Combat Illness and Improve Mood with Hydrotherapy

Feet soaking in a bowl of soapy water.

Hydrotherapy is a therapeutic technique that has existed for centuries. In essence, it is the use of varying water temperatures to benefit the body. Changing water temperatures has a big effect on blood flow, which in turn can improve healing time, energy, mood and many other aspects of your life.

Here are a few simple techniques you can use at home. If you have any sensory deficits with any of these techniques, please speak with your doctor:

  • Contrast shower can considerably improve mood and energy through the day. It can also help you feel warmer if you tend to feel cold. Take your morning shower as you usually would, but at the end turn the temperature to as cool as you can tolerate (it doesn’t need to be ice cold). Run the water over your legs, arms, front and back for a total of about 30 seconds and then shut the water off. Typically this needs to be done consistently for days or weeks before effects are noticed, so don’t give up if you don’t feel a change immediately.
  • Contrast hydrotherapy can help with improving circulation (cold feet, for example) and healing time of a specific area of the body (after a sprain, bruise, muscle strain, etc.). You need a bowl of warm water and a bowl of cold water, then either immerse the body part or use a warm washcloth to bring the temperature to the body part. Alternately, you can use an icepack and a hot pad. You apply the warm temperature for 3 minutes, the cold one for 30 seconds and then repeat for a total of 3 cycles, ending on cold. This acts as a pump – the warm opens up the blood vessels and pulls in the blood and the cold closes them down, pushing it out. It can be repeated multiple times through a day.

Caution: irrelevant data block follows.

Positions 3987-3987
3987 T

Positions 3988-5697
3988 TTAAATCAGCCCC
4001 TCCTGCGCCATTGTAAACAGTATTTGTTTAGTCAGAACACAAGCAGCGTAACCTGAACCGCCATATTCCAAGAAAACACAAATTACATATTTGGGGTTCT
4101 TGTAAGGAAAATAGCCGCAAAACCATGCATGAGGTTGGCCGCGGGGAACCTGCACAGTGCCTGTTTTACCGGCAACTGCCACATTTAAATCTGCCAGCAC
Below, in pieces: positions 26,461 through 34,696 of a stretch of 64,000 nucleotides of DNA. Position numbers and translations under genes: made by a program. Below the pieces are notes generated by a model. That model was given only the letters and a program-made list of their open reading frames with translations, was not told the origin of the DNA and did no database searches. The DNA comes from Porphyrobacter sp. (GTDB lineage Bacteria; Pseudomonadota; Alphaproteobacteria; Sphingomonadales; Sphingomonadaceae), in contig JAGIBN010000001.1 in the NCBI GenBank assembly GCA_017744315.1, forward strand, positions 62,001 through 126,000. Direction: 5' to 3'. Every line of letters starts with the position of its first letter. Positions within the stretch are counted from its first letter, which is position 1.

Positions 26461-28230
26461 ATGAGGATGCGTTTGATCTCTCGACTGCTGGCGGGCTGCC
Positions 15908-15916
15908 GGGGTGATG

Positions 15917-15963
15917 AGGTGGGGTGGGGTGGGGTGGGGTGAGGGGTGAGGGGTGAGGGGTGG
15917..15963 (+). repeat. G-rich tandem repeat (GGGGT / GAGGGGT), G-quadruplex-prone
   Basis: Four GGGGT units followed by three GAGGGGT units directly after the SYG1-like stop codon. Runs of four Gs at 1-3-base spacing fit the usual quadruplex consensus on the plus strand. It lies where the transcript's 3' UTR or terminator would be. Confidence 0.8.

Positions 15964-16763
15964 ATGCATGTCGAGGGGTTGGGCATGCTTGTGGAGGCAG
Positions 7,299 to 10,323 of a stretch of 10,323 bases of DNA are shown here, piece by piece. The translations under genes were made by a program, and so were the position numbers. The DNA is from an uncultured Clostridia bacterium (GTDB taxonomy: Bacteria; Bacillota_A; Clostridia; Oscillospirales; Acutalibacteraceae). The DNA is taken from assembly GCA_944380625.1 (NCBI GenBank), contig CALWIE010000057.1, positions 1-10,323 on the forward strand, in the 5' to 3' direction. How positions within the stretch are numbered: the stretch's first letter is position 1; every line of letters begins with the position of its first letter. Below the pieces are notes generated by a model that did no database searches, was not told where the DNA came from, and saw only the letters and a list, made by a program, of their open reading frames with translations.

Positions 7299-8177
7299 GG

• Warming socks can help with stuffy head, flu, sinus congestion or headache. Before bed, take a pair of cotton socks and a pair of wool socks. Get the cotton socks thoroughly wet, wring them out and put them on your feet. Then pull the dry pair of wool socks over them and go to bed. When you wake up in the morning, the cotton socks will be dry. The cold socks on the feet stimulate increased blood to be sent to the feet, improving bodywide circulation and ideally reducing head congestion.
  • Warm foot bath is a variation on warming socks that helps similarly with stuffy head, sinus congestion or headache. Place your feet in warm water for 20-30 minutes. This improves blood flow to the feet and increases bodywide circulation.

Experiment away!

— By Shawnti Rockwell, ND (’14), resident at Bastyr Center for Natural Health.



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